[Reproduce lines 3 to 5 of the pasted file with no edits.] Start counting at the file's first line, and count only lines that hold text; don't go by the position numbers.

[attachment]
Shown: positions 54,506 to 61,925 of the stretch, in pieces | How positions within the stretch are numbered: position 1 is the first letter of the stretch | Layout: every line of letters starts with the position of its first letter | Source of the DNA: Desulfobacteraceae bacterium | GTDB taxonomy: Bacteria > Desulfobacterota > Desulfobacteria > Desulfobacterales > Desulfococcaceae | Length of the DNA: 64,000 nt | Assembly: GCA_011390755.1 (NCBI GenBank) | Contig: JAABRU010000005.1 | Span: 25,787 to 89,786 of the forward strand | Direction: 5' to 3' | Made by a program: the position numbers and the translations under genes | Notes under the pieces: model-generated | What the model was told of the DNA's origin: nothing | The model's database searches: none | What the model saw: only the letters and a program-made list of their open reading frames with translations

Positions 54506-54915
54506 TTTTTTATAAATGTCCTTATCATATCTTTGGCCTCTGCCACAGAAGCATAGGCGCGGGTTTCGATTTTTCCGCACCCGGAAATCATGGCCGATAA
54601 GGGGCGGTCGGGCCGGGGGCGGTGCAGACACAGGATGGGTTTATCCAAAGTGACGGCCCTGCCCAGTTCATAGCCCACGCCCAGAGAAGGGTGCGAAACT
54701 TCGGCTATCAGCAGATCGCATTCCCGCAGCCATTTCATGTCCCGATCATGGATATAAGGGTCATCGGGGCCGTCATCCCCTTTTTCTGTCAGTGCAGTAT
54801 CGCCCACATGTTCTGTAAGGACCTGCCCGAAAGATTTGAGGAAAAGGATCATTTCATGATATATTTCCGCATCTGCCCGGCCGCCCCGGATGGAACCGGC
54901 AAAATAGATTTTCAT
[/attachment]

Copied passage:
54506 TTTTTTATAAATGTCCTTATCATATCTTTGGCCTCTGCCACAGAAGCATAGGCGCGGGTTTCGATTTTTCCGCACCCGGAAATCATGGCCGATAA
54601 GGGGCGGTCGGGCCGGGGGCGGTGCAGACACAGGATGGGTTTATCCAAAGTGACGGCCCTGCCCAGTTCATAGCCCACGCCCAGAGAAGGGTGCGAAACT
54701 TCGGCTATCAGCAGATCGCATTCCCGCAGCCATTTCATGTCCCGATCATGGATATAAGGGTCATCGGGGCCGTCATCCCCTTTTTCTGTCAGTGCAGTAT